In 2010, when Louisiana Gov. Bobby Jindal unveiled a $220 million scheme to use sand berms to block the oil spewing into the Gulf of Mexico from a BP oil rig, scientists opposed the plan, stating that it would do little more than harm local ecosystems. Even after the national commission investigating the spill declared the initiative a failure for having captured only 1,000 of the nearly 5 million barrels of oil believed to have gushed into the Gulf, Jindal did not relent, calling the statements "partisan revisionist history at taxpayer expense."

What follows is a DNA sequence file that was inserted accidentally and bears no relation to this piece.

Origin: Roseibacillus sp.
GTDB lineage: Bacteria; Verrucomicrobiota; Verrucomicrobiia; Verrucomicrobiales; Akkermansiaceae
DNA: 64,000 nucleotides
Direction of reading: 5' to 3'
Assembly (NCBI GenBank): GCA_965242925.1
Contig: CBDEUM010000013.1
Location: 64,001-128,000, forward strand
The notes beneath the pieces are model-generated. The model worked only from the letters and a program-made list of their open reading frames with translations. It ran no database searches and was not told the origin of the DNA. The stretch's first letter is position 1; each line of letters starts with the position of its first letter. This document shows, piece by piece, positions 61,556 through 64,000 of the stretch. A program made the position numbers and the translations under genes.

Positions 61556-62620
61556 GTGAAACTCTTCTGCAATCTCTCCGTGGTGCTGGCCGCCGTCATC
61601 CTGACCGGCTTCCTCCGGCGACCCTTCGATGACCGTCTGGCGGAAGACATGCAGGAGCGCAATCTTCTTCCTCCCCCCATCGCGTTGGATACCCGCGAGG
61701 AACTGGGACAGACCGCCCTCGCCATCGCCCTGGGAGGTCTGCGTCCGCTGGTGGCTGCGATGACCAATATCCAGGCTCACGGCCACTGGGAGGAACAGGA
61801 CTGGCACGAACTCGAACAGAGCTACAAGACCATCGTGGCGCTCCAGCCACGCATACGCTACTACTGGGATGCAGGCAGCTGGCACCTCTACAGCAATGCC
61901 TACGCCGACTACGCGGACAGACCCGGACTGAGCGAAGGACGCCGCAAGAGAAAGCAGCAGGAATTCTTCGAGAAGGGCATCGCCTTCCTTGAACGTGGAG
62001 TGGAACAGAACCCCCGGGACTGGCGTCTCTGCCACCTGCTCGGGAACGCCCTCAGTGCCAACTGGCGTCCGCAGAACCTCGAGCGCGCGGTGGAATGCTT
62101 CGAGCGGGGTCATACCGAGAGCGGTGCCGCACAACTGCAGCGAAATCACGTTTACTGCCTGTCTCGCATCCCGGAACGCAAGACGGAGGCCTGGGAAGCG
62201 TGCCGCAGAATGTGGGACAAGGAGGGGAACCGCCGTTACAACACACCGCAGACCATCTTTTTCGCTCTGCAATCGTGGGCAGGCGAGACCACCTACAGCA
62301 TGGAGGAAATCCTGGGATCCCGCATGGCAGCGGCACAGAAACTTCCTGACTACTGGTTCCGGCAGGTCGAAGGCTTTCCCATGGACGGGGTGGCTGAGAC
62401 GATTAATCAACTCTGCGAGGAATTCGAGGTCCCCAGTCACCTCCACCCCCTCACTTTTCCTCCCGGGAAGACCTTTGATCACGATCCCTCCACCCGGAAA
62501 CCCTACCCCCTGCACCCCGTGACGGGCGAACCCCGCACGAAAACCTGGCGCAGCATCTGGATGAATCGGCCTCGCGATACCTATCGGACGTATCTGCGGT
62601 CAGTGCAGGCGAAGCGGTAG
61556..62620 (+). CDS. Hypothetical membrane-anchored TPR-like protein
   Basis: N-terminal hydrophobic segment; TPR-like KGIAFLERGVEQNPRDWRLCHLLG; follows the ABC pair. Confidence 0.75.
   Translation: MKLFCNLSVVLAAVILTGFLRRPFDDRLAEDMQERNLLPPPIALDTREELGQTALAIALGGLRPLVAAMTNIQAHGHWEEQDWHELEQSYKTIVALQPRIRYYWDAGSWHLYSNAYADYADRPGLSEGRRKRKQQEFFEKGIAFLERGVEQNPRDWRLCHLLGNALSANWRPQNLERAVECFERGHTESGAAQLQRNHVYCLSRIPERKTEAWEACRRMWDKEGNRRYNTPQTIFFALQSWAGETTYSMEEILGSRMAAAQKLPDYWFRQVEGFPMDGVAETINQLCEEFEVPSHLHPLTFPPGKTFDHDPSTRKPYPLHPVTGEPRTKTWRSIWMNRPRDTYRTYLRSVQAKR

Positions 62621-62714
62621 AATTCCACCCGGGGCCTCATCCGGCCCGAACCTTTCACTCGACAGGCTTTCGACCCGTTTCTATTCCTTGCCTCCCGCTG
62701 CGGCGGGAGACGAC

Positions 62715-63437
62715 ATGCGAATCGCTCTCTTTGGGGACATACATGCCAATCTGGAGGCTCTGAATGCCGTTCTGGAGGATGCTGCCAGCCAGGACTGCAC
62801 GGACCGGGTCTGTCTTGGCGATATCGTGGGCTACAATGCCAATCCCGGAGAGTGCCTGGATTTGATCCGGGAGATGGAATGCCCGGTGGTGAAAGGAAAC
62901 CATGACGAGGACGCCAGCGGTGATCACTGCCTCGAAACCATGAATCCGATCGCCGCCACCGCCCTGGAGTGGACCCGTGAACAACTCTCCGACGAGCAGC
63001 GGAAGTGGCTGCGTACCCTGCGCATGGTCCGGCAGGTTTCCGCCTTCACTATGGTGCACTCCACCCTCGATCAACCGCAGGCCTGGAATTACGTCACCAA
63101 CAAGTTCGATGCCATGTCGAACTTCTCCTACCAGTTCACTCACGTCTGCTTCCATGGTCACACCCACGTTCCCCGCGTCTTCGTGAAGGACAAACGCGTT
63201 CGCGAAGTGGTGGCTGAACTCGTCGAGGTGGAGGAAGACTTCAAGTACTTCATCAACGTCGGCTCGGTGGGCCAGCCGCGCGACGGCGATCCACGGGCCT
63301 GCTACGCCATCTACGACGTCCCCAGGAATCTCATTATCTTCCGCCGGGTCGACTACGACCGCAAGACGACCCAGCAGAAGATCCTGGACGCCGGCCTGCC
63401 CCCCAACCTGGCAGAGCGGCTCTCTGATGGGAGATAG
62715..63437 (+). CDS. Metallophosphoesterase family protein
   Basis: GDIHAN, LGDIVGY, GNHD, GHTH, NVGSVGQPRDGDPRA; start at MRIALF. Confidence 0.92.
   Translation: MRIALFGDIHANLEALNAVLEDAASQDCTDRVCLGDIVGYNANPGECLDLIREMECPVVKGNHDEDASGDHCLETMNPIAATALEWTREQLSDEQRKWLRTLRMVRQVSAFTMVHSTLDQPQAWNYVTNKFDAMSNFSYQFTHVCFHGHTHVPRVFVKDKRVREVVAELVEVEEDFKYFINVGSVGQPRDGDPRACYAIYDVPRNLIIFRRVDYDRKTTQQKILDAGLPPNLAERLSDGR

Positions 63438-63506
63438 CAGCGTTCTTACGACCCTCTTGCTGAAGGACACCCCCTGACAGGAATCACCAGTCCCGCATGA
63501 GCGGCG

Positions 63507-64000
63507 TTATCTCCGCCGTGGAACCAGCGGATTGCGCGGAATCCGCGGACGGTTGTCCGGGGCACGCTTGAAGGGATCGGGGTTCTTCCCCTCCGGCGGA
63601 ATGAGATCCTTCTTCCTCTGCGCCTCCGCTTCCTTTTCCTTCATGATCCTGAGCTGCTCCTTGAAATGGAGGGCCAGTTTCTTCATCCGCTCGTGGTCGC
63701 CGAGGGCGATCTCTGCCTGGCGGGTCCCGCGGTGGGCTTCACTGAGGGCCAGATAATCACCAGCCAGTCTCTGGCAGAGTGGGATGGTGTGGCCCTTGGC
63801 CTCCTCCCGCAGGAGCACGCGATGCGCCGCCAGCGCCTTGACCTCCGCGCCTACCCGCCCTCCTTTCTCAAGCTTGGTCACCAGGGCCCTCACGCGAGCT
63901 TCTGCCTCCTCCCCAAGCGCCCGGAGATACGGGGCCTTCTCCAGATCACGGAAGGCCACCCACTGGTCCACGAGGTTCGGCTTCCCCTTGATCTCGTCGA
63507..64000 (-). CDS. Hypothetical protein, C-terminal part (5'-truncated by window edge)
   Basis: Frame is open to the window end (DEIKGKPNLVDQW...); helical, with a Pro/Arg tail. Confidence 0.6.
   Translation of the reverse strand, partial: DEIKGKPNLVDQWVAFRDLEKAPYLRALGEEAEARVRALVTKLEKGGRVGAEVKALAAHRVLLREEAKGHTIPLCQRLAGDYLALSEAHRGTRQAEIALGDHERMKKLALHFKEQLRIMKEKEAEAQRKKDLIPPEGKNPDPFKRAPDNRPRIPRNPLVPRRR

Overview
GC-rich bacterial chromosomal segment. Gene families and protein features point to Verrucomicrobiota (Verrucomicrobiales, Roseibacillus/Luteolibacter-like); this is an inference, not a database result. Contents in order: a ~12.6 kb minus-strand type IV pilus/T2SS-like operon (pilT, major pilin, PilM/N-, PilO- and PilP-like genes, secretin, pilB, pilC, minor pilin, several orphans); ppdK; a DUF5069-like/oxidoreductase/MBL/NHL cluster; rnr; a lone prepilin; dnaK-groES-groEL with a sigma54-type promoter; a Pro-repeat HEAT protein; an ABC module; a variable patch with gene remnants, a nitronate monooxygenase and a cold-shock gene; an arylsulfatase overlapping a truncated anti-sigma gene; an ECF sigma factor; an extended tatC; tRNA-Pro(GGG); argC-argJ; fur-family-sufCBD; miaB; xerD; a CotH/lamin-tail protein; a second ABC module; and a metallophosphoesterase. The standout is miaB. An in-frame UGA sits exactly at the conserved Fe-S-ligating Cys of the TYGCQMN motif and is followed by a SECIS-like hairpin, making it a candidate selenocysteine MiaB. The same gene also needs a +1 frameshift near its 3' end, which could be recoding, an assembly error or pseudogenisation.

Jindal's response reflects an ongoing — and potentially catastrophic — shift away from science-based policymaking. This is not how I imagined 21st-century politics would be.

When I was a graduate student in the humanities in the 1970s, my mentors thundered against the coming technocratic state. Politicians, I was told, would soon listen only to experts who would sacrifice human values for the sake of efficiency, while ordinary citizens' voices would be drowned out.